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Is GlaxoSmithKline plc The Next Tesco PLC?

The thought that GlaxoSmithKline (LSE: GSK) could suffer a decline as severe as that of Tesco (LSE: TSCO) is likely to strike fear into the hearts of many income investors, including me. But is it possible, or even likely?

Until a few years ago, the majority of City and private investors thought Tesco was a solid, profitable income stock. Tesco’s dividend payment had risen for 18 consecutive years.

Only a few savvy investors, such as Fundsmith founder Terry Smith, noticed that the firm’s return on capital was dropping steadily as the group expanded.

Eventually, it became clear to everyone that Tesco’s sector-leading profits margins and high profits were not sustainable. Today, shares in the UK’s biggest supermarket trade at a 12 year low. The stock is one of only a few in the FTSE 100 that doesn’t pay a dividend.

Could this happen to GlaxoSmithKline?

A quick look at Glaxo’s stock chart makes it clear that the firm’s shares have been in a downtrend since May 2013. Glaxo stock is now worth 20% less than it was 2.5 years ago.

The firm has struggled to maintain its profits against a tide of patent expiries on key products and currency headwinds. This has triggered a slump in profits, which fell from £5.4bn in 2013 to just £2.7bn last year.

However, a recovery to £3.7bn is expected this year.

Let me explain why I’m pretty confident that Glaxo doesn’t face a sustained decline in profits.

Glaxo is different

Firstly, GlaxoSmithKline owns and sells a large number of brands and products that no one else can offer. Customers often cannot choose to buy their medicines from a different supplier.

Secondly, Glaxo’s product pipeline may have been through a lean patch over the last couple of years, but it’s not empty. At a recent presentation to investors, the firm profiled 40 potential new products, 80% of which Glaxo believes could be ‘first-in-class’ — completely new to the market. These include potential new treatments for cancer, arthritis, HIV and Hepatitis.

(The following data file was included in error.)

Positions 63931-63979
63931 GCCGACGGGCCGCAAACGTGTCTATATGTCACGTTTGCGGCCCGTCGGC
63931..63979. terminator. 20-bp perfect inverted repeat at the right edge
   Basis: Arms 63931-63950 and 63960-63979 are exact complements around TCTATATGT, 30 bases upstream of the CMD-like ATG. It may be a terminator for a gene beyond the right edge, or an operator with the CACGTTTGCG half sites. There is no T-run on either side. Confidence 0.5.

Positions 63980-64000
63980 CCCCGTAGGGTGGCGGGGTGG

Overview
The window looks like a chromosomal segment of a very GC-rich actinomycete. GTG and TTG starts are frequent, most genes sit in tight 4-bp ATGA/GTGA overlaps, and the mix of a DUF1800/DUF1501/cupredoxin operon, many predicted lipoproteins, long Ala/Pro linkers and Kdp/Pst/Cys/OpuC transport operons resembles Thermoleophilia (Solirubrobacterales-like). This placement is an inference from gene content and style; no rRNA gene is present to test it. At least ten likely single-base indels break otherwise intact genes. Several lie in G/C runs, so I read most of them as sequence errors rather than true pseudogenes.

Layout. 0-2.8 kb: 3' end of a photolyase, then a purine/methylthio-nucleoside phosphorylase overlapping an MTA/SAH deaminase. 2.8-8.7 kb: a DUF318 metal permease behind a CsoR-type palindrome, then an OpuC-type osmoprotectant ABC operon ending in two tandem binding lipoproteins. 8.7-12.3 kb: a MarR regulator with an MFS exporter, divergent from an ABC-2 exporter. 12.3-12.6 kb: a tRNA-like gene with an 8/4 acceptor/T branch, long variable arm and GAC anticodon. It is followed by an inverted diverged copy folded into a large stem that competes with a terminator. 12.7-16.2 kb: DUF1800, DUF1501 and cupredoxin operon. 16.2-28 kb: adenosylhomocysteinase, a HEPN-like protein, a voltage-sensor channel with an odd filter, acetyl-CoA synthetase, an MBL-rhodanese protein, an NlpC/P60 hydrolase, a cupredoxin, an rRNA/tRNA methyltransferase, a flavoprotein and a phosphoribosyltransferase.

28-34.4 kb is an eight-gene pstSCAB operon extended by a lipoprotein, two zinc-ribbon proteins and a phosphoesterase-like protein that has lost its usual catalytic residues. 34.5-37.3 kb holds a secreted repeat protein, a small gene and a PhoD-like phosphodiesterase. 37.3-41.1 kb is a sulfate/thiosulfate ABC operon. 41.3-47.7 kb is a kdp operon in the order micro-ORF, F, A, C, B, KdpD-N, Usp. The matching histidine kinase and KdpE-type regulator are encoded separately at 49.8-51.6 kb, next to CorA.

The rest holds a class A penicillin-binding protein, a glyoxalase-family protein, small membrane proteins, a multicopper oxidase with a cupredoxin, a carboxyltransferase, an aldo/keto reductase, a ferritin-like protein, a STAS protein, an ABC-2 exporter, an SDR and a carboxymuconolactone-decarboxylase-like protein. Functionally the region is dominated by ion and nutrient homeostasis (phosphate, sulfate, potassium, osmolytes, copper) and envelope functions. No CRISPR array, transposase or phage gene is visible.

Finally, Glaxo’s financial performance remains impressive. From 2009-2014, the group’s free cash flow covered its dividend payments 1.3 times. Over the same period, Tesco’s free cash flow only covered 20% of its dividend payments.

Glaxo’s ability to generate cash is the result of its high profit margins. These often vary from year to year, but the group’s operating margin has averaged 23% over the last five years. This year’s result is expected to be similar, on an underlying basis.

I’m also bullish about the long-term benefits of Glaxo’s asset swap deal with Novartis, which completed earlier this year. This deal should strengthen Glaxo’s position in consumer healthcare and vaccines. It has also helped Glaxo to reduce its net debt, which has fallen from £14.4bn to £10.5bn so far this year.

A dividend buy?

Star fund manager Neil Woodford remains a big fan of Glaxo, which is the third-largest holding in his income portfolio. He believes the firm’s long-term value is not fully reflected in the share price and has added to his fund’s holding this year.

Excluding this year’s 10p special dividend, Glaxo shares currently offer a prospective yield of 6%.

I recently topped up my personal holding in Glaxo, and in my view the shares remain a long-term buy.

I'm not alone in this view, either.

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Roland Head owns shares of GlaxoSmithKline and Tesco. The Motley Fool UK has recommended GlaxoSmithKline. We Fools don't all hold the same opinions, but we all believe that considering a diverse range of insights makes us better investors.